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  • What is P/E Ratio|Types, Examples, and Calculation 

What is P/E Ratio|Types, Examples, and Calculation 

What is P/E Ratio|Types, Examples, and Calculation 

The Indian stock market offers exciting opportunities for wealth creation. But before you dive in, it's crucial to understand how to value companies. That's where the Price-to-Earnings Ratio (P/E Ratio) comes in. It's a simple yet powerful tool that helps you assess a stock's price relative to its profitability.

This blog is a helpful guide for Indian investors and explains everything that you need to know about the P/E Ratio, including:

  • What is the P/E Ratio?
  • Why is the P/E Ratio important?
  • Types of P/E Ratios
  • How to Calculate the P/E Ratio
  • Interpreting the P/E Ratio (Examples for Indian Companies)
  • Is there a "Good" P/E Ratio?

  • Limitations of the P/E Ratio

  • How to Use P/E Ratio?

What is the P/E Ratio?

Imagine you're buying a bar of your favorite chocolate. You wouldn't just pick the most expensive one, right? You'd probably consider the taste, size, and of course, the price. Similarly, the P/E Ratio helps you evaluate a company's stock price by comparing it to its earnings.

Here's the formula:

P/E Ratio = Market Price per Share / Earnings per Share (EPS)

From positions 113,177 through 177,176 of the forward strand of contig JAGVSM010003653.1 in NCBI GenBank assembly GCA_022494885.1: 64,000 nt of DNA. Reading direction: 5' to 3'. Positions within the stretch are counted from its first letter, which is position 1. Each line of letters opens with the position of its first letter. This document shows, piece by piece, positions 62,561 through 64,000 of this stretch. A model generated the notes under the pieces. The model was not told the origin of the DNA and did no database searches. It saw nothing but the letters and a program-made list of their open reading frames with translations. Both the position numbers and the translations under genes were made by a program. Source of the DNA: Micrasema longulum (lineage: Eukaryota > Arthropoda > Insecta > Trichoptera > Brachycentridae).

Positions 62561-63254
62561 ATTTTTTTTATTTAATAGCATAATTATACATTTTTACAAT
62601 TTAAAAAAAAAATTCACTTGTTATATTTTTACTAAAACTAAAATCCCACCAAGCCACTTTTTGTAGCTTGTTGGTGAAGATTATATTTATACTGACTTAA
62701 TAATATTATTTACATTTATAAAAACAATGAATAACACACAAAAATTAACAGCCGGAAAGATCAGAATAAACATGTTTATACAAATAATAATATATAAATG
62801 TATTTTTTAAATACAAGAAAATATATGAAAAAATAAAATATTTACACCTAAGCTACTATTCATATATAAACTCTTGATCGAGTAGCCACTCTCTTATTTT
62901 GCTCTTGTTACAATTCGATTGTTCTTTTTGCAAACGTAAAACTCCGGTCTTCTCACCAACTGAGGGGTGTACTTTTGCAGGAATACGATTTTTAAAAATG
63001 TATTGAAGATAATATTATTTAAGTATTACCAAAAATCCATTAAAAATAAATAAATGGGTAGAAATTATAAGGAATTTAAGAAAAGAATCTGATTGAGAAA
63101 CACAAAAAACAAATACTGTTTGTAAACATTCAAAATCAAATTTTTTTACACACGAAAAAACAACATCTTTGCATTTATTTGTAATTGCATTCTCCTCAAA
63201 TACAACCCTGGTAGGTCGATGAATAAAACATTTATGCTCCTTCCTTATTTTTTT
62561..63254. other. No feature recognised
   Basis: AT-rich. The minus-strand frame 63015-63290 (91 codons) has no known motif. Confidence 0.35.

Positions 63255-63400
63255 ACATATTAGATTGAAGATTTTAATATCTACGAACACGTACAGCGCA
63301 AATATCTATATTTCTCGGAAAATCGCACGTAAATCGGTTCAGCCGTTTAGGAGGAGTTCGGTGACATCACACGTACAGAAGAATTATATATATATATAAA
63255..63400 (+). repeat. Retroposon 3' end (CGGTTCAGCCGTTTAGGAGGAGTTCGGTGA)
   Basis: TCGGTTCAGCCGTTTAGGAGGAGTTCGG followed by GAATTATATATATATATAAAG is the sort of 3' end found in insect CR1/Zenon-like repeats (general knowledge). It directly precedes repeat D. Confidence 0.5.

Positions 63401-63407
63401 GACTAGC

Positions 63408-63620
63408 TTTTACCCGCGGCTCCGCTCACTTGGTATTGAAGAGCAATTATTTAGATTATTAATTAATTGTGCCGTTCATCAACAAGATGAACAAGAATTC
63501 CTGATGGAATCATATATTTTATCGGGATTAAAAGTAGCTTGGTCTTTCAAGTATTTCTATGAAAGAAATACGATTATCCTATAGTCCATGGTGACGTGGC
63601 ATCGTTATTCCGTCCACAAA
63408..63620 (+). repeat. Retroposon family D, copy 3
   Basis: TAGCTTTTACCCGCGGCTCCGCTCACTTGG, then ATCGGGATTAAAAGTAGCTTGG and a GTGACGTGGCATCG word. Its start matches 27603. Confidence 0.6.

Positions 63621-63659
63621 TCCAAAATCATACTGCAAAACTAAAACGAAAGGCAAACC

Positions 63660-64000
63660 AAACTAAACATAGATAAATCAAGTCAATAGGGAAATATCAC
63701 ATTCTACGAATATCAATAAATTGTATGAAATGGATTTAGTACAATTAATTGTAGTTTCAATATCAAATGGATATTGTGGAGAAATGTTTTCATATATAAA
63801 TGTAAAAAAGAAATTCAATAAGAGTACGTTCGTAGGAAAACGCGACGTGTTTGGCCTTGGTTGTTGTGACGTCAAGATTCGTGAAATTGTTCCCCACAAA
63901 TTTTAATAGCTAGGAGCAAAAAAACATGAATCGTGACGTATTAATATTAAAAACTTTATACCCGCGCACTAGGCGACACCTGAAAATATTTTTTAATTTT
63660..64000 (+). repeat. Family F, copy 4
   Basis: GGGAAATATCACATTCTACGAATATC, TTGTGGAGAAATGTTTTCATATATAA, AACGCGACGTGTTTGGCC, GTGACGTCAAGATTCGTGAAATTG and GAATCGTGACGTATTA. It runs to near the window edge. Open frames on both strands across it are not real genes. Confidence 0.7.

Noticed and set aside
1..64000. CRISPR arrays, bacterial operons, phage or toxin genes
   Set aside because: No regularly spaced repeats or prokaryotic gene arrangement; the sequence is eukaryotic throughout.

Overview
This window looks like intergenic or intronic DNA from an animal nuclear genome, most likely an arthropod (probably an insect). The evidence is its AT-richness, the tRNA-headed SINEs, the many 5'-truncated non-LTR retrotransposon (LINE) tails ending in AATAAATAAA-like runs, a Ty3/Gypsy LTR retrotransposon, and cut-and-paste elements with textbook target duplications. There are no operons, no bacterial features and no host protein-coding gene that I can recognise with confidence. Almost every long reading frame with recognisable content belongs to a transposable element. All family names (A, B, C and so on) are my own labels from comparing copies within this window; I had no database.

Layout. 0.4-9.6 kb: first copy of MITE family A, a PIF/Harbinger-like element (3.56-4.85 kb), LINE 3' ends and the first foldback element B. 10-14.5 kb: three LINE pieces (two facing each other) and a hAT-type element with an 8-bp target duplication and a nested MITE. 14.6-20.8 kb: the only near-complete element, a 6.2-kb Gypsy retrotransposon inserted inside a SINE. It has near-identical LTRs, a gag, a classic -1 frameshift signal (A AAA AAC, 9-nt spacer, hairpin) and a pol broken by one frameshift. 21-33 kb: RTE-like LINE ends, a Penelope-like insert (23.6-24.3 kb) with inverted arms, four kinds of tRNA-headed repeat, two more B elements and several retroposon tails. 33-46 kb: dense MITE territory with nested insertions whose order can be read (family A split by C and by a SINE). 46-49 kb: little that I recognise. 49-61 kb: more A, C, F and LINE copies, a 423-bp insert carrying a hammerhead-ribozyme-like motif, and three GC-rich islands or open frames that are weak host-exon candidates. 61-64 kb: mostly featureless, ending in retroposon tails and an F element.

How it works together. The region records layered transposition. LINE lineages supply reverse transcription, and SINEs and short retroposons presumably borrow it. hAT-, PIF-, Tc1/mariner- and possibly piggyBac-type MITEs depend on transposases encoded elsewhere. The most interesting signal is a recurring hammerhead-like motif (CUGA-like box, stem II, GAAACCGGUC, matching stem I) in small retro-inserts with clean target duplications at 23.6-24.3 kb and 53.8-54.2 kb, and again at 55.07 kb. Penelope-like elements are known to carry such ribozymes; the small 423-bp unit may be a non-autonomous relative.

• Market Price per Share: This is the current price you'd pay to buy one share of the company's stock on the stock exchange.
  • Earnings per Share (EPS): This represents the company's profit per share of outstanding stock. Think of it as the company's "earning power" per share.

Why is the P/E Ratio Important?

The P/E Ratio helps you understand:

Relative Value

A high P/E Ratio might indicate that the stock is expensive compared to its current earnings. A low P/E Ratio might suggest the stock is undervalued.

Growth Potential

  • Companies with high growth prospects often have higher P/E Ratios as investors are willing to pay more for future earnings potential.


  •  You can compare the P/E Ratios of similar companies within the same industry to see which one might be relatively more attractive.

Types of P/E Ratios

There are various P/E Ratios, each offering a slightly different perspective

Trailing P/E Ratio